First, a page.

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UK College of Law Symposium commemorates 50th anniversary of Kentucky Civil Rights Act


The Kentucky Civil Rights Act was signed into law on Jan. 27, 1966. Fifty years later, on Wednesday, Jan. 27, the University of Kentucky College of Law and Kentucky Commission on Human Rights will commemorate the anniversary with a one-day law symposium.

The symposium, taking place at the Law Building, will consist of speakers and panelists including Kentucky’s lieutenant governor, judges, lawyers and activists prominent in the civil rights arena discussing general topics of interest. In addition, students and activists will be asked to participate by posing questions throughout the symposium.

Dr. Martin Luther King, Jr., shaking hands with Kentucky Governor Edward T. Breathitt, Jackie Robinson to King's left, Frank Stanley Jr. to his extreme left, 1964. (Photo courtesy of Explore UK)

Dr. Martin Luther King, Jr., shaking hands with Kentucky Governor Edward T. Breathitt, Jackie Robinson to King’s left, Frank Stanley Jr. to his extreme left, 1964. (Photo courtesy of Explore UK)

“It is indeed a privilege for UK Law to serve as co-host of this momentous occasion celebrating a pivotal time in the history of the Commonwealth and nation,” said UK College of Law Dean David A. Brennen. “This will be more than a day of reflection. Instead, we will engage in dialogue and a collaborative effort to keep our great state at the forefront in advancing equal rights for its vastly diverse citizenry.”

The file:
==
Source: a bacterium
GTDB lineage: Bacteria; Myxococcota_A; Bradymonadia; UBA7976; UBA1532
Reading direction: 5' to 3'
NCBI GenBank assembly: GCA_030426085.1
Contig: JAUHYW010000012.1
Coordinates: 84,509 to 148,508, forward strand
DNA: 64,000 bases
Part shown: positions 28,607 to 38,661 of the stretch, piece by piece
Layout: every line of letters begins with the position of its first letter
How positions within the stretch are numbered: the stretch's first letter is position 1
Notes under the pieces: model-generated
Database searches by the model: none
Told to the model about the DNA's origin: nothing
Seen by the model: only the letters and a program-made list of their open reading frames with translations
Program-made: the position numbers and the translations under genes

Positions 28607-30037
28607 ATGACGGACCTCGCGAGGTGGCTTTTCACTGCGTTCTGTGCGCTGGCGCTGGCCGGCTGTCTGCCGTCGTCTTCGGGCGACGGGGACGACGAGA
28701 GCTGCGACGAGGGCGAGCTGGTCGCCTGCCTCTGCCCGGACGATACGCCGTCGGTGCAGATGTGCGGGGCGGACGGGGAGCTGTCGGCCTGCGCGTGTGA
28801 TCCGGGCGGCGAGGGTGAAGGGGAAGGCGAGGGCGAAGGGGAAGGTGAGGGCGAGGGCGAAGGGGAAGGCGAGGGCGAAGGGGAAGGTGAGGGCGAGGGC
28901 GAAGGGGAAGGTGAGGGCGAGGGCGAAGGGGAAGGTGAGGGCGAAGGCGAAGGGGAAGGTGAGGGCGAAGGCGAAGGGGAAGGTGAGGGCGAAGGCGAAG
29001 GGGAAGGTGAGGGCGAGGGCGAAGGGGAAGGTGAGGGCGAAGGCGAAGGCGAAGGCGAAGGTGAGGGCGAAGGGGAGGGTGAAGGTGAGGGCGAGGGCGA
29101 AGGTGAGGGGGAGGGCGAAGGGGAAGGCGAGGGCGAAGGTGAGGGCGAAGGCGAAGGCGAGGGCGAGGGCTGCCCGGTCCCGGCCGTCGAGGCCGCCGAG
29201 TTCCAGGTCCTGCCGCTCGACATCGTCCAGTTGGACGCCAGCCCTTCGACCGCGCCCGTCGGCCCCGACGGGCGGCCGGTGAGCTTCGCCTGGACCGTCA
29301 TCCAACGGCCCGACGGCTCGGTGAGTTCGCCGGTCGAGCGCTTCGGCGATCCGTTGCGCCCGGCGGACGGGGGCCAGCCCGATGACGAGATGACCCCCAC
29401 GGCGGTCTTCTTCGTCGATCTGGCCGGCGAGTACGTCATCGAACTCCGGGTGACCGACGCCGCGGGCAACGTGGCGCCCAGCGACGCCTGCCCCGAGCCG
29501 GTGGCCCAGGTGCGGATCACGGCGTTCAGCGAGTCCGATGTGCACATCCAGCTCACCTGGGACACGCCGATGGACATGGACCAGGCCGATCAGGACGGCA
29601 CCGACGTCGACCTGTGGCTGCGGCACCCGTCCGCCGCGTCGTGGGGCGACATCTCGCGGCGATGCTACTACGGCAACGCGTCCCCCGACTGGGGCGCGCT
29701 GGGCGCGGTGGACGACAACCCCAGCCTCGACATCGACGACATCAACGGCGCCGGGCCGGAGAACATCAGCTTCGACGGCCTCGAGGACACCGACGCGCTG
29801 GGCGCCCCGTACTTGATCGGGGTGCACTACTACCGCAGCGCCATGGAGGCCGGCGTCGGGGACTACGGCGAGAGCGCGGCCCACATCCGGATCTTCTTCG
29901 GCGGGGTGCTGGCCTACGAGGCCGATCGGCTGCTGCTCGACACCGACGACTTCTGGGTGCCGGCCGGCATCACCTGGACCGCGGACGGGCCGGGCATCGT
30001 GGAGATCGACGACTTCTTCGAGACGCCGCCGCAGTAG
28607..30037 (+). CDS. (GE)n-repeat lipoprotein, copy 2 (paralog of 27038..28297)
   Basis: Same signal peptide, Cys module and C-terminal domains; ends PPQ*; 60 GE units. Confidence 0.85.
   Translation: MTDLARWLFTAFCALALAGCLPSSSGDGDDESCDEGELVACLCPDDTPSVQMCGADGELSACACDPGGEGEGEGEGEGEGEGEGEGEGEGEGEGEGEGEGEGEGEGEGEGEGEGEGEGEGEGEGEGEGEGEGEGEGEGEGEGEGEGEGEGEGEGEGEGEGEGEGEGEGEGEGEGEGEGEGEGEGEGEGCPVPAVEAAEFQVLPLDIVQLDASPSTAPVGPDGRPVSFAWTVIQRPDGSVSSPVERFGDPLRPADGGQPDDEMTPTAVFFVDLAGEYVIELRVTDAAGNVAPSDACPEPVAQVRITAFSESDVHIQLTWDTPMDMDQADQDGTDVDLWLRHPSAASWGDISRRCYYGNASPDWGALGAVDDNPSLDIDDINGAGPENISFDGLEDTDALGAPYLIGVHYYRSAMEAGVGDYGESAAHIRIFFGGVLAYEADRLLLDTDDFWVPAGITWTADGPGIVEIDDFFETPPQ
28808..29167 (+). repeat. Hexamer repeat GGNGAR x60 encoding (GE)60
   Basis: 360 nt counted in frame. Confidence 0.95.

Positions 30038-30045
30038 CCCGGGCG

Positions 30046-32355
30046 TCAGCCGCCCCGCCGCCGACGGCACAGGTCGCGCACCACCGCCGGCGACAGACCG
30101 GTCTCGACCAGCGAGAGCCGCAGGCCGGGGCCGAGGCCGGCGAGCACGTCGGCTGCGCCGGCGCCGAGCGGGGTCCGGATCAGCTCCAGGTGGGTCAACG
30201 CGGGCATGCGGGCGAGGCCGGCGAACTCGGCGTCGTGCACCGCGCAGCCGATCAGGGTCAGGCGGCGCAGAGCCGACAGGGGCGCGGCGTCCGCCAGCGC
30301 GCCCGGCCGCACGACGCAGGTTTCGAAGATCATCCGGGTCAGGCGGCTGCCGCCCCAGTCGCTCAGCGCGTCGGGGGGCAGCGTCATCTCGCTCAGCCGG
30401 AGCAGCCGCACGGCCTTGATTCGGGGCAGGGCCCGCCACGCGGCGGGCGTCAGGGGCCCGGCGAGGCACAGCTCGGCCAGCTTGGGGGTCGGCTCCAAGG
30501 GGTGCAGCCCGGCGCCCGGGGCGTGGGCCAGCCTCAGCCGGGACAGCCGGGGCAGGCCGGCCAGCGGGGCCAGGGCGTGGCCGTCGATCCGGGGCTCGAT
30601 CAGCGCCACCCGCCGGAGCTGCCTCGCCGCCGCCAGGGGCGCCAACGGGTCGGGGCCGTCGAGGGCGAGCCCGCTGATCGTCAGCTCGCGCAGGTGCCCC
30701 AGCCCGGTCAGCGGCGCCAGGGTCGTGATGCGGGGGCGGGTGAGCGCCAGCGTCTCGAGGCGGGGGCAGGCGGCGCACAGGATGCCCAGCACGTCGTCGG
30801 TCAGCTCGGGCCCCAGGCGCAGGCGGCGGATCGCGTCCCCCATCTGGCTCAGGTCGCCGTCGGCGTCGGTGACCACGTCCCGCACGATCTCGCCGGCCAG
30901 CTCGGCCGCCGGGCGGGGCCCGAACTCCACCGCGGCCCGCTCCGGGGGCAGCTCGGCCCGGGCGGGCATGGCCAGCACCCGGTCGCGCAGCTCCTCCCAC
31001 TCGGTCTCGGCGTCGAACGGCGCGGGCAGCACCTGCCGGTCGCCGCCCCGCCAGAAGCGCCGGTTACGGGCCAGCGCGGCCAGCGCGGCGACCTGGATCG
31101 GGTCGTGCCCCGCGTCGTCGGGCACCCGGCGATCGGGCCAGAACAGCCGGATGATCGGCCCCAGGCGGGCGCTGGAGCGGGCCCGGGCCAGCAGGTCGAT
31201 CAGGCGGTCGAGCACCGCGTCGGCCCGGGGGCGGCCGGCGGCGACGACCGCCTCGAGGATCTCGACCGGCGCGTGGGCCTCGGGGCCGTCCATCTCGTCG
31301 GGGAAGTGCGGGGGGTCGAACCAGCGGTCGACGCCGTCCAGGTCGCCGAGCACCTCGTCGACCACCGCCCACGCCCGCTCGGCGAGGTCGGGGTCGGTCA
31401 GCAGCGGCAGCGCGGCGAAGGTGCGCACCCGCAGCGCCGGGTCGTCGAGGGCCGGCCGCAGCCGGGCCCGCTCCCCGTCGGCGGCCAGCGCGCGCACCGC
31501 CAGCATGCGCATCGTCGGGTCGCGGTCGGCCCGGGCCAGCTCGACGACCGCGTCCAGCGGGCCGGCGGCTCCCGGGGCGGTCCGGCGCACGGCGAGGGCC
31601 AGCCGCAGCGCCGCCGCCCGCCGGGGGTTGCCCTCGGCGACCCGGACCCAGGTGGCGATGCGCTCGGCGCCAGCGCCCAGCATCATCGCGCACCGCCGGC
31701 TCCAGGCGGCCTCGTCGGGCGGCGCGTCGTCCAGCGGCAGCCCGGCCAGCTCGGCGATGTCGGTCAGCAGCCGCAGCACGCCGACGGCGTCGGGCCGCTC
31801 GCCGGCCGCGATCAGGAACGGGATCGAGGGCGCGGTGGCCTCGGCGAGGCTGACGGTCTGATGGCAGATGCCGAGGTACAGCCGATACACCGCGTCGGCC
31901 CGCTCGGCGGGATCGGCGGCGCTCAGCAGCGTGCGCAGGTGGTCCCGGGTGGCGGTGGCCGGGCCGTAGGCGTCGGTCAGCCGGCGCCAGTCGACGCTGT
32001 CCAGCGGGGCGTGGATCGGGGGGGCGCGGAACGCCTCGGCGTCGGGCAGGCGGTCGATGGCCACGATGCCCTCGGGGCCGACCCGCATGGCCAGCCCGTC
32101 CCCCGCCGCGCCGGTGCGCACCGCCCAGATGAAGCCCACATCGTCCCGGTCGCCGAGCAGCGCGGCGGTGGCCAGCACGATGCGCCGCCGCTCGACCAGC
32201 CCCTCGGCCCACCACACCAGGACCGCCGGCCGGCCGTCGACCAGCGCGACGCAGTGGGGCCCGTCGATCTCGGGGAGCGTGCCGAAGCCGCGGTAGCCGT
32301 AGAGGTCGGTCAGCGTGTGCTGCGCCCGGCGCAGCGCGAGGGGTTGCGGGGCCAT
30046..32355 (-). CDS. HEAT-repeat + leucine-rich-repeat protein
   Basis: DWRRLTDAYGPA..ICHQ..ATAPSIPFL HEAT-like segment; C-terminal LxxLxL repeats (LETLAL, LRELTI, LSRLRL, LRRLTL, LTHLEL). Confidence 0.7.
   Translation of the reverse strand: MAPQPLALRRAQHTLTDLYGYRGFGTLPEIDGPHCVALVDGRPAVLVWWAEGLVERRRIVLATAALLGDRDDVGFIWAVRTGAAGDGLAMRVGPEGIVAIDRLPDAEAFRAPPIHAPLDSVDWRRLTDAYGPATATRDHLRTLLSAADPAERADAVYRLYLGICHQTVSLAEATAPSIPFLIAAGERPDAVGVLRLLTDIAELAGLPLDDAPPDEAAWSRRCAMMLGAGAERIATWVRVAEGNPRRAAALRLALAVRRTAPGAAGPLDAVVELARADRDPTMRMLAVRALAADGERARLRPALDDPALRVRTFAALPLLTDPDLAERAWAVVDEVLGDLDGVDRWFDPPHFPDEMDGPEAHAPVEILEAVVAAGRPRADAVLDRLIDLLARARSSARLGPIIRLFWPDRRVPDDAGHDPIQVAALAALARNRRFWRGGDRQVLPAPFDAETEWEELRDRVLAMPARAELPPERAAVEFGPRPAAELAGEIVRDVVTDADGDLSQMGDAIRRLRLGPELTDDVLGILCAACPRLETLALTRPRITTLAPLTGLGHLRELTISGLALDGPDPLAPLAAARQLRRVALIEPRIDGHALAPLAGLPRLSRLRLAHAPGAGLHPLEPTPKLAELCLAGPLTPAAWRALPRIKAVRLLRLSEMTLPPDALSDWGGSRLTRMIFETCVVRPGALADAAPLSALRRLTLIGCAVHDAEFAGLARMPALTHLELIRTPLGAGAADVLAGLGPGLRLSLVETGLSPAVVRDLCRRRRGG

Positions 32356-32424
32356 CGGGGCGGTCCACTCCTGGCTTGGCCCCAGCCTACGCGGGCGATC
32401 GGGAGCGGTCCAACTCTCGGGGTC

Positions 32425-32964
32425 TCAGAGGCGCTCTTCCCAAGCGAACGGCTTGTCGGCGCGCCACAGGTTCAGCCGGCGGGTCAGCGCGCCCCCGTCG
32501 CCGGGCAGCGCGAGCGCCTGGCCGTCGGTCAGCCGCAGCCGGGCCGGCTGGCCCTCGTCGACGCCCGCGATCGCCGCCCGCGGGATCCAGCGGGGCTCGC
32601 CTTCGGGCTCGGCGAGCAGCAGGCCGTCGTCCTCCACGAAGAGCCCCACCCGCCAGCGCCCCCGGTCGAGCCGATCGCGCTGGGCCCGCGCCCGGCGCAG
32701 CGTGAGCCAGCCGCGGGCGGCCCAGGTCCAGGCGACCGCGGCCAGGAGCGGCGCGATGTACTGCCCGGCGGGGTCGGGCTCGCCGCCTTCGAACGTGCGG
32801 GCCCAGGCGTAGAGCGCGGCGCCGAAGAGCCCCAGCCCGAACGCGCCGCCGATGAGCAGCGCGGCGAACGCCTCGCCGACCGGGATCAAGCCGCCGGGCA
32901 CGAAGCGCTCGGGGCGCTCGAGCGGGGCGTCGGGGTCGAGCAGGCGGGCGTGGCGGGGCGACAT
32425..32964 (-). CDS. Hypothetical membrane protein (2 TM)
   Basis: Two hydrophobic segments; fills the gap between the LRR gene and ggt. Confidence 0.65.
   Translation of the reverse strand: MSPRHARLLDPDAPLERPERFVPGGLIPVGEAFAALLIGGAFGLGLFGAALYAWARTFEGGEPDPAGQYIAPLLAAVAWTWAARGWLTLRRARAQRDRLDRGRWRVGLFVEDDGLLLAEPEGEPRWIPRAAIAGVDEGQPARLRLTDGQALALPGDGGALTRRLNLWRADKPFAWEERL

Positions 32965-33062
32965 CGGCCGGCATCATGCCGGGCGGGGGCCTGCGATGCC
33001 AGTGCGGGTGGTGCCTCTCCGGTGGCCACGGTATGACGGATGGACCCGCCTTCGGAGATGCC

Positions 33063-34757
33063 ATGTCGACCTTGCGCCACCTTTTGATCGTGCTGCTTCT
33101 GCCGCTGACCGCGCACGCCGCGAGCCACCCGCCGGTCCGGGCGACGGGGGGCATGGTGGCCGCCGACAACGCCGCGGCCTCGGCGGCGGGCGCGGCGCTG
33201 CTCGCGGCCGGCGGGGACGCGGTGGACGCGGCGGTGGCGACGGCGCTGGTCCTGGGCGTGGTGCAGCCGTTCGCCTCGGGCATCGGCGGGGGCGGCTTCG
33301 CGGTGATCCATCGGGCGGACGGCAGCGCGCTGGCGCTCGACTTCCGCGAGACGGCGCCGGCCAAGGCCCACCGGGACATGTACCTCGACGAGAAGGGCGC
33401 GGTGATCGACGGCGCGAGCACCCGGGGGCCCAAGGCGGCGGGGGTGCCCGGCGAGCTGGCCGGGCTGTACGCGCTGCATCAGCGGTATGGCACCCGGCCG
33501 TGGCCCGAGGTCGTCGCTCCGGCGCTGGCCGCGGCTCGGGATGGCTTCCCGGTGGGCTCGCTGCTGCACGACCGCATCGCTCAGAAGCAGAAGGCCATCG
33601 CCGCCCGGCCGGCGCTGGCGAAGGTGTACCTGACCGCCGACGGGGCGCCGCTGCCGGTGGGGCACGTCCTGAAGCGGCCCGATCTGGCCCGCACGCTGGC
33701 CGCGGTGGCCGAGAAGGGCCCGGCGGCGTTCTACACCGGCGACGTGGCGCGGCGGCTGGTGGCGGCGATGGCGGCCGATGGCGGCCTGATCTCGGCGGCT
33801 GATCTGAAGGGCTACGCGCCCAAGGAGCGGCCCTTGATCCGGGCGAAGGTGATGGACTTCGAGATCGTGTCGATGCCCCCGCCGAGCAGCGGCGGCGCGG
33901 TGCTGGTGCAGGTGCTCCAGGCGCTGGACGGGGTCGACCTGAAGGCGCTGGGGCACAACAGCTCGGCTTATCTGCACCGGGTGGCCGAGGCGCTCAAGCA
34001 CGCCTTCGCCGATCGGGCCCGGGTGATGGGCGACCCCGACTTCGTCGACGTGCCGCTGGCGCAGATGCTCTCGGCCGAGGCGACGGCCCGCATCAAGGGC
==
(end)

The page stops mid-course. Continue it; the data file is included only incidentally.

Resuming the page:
Registration begins at 8 a.m. and the symposium will conclude at 5 p.m. A full agenda is available here. Panel discussions will focus on life in Kentucky before the Kentucky Civil Rights Act, the promise of civil rights law and current civil rights issues.

Patricia Timmons-Goodson, vice chair of the U.S. Commission on Civil Rights and nationally recognized scholar and jurist for civil rights, will deliver the keynote address at 11 a.m.

Prior to her appointment to the commission, Timmons-Goodson served as an associate justice on the Supreme Court of North Carolina from 2006 to 2012. She served as an associate judge on the North Carolina Court of Appeals from 1997 to 2005 and a district court judge of the Twelfth Judicial District of North Carolina from 1984 to 1997.

The presentation of the Georgia Davis Powers Legacy Award for Individuals and Agencies Devoted to the Cause of Furthering Human Rights Throughout the Commonwealth will conclude the symposium.

To register, visit http://law.uky.edu/academics/registration-civil-rights-act-symposium.

From UK Now


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